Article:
Its become clear over the past few weeks that installers, as are fabricators too, are becoming frustrated with current service levels. So, to then ask installers to pay 10% for something they may already not be happy with isn’t going to be received well at all. Indeed, at our place, we got notification of a large price increase soon to be implemented and we have already lodged our dissatisfaction with what is being proposed. Had it been more reasonable then it would have been a different matter. As it is, we await a response.
A time and place
Sterling versus the Euro and Dollar have both done OK in the last month or two. Pound v Dollar has done quite well in fact as the US economy begins to fall back economically again, the virus continues to spread uncontrolled and in less than 100 days there is an election that could get very messy towards the end. Oil remains lower than pre-crisis, recovering some ground after it fell into negative pricing. The furlough scheme continues to pay 80% of the wages of workers still using the scheme, meaning businesses only have to pay a maximum of 20% of the wage of furloughed workers. There is much working in favour of our suppliers right now on the price front, keeping them low. I was told freight duty and other such taxes have risen on the flipside to this, by how much I’m not sure but it would have to have risen a long way to have negated all of the above.
What I’m struggling to put together are the record order books, presumably good profit margins, certain costs being reduced or covered by external support, yet the need for such a large increase. Are things as good as we’re told? Or is this a move to make up lost ground? Or is it perhaps preparations for what could be a very messy end to the year. Remember, Brexit ends on December 31st and there is no trade deal as of yet. New predictions of a rough second wave for the UK don’t inspire confidence, higher unemployment rates are predicted soon and there is the situation across the pond which always has ramifications around the world.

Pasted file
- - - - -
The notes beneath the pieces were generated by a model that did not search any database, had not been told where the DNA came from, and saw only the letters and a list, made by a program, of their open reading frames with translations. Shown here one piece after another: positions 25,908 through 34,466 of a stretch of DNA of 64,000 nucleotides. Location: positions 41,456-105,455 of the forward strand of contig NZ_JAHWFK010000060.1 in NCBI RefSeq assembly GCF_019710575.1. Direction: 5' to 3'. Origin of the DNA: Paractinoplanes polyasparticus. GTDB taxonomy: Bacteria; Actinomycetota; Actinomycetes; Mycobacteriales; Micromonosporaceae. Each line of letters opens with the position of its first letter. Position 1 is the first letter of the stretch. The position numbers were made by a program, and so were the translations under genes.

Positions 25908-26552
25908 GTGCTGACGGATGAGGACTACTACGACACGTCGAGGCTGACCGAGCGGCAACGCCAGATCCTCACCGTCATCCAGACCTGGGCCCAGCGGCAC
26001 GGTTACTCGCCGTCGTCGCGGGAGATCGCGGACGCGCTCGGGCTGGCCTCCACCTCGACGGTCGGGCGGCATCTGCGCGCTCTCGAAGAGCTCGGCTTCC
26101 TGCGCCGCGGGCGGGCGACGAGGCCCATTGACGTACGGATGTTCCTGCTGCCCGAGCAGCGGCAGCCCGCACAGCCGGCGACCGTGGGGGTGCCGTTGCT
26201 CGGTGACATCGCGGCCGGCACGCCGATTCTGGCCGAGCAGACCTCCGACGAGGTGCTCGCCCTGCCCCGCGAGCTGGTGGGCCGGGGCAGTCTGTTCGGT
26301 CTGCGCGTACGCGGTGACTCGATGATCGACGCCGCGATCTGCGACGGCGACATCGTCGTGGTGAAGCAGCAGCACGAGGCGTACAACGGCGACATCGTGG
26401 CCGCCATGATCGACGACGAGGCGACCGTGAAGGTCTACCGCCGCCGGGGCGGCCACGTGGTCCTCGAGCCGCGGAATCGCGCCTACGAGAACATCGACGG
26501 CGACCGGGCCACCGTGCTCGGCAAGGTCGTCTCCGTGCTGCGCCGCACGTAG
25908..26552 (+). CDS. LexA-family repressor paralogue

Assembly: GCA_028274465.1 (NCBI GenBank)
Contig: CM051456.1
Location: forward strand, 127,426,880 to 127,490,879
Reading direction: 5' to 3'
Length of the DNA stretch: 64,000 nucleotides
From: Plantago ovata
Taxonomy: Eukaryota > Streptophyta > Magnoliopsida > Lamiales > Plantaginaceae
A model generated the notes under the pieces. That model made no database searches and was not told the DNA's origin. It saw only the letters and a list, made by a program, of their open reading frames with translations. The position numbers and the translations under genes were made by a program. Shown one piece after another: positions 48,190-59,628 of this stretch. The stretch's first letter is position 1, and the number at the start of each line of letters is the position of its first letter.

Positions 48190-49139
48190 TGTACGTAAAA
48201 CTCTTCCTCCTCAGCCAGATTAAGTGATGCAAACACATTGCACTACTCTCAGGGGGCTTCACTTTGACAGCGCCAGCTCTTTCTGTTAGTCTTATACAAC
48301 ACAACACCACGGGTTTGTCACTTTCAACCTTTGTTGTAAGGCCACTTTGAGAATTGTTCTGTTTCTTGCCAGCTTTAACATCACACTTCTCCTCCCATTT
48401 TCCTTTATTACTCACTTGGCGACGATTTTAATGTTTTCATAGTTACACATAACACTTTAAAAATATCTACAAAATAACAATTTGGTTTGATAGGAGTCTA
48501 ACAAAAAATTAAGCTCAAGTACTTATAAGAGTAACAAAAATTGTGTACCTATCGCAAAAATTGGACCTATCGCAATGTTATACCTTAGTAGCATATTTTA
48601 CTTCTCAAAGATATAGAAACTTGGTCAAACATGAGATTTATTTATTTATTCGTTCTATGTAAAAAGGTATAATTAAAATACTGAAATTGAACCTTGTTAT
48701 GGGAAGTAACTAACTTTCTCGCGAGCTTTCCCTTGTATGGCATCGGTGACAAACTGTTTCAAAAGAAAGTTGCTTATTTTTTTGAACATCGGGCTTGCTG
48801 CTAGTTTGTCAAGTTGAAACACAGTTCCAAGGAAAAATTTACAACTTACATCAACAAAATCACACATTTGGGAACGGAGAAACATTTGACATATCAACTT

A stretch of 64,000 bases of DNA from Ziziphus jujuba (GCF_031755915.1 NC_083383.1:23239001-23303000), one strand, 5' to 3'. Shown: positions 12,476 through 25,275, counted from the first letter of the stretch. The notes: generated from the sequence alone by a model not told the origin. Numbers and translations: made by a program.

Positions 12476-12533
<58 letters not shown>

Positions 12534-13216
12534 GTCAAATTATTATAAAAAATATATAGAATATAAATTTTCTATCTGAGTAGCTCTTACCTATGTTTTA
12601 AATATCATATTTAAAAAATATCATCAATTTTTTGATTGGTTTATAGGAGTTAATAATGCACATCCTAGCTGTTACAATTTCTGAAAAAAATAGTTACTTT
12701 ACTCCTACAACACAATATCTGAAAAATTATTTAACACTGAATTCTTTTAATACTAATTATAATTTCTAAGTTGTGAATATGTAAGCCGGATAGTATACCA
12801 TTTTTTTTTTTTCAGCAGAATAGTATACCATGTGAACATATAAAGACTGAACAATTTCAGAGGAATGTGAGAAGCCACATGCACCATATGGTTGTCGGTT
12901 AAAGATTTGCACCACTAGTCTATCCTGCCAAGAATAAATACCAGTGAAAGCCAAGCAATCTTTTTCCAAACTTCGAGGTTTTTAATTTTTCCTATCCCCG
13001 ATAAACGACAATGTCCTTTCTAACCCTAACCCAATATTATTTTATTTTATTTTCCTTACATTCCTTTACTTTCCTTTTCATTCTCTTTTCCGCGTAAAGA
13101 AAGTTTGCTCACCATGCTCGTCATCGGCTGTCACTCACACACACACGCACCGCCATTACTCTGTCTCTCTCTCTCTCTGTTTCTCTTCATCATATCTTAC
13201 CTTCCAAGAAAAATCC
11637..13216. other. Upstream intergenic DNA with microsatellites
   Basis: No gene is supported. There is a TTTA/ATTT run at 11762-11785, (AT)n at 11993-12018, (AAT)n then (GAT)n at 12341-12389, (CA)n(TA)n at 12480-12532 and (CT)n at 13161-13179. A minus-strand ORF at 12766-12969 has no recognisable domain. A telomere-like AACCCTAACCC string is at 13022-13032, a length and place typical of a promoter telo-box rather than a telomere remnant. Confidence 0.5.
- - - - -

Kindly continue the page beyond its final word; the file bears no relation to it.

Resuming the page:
Whatever the reason is, now is not the time. The start of 2021 would have been better timing. The industry will have had a chance to take stock and catch its breath. A more realistic long term view of demand and sentiment would be clearer. The landscape after Brexit would be known, and its effects with or without a trade deal with the EU would be too. Demand is likely to have returned to a more manageable level at this point, with installers perhaps more receptive of price increases at this time, rather than now. I would have also staged these increases in two halves. 5% at the start of 2021, with the other 5% around September 2021. Allowing prices to increase more gradually over a longer period of time.
Right now, our sector faces a huge number of issues, most of which aren’t going away any time soon. For me, this simply isn’t the time to be increasing prices by so much so quickly.
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Large price increases will affect our business significantly as we have a work in progress that with planning and the associated building work, usually takes from 6-9 months to the point where we are ordering the glass. We will be unable to recoup any increases from Customers. Because of our high average order values, clients also usually take 4-12 weeks to make decisions and how many clients do you know that want to pay more than the original quoted price despite their own lethargy in making decisions, no matter the 28 day clauses we put on our quotations? Still let’s… Read more »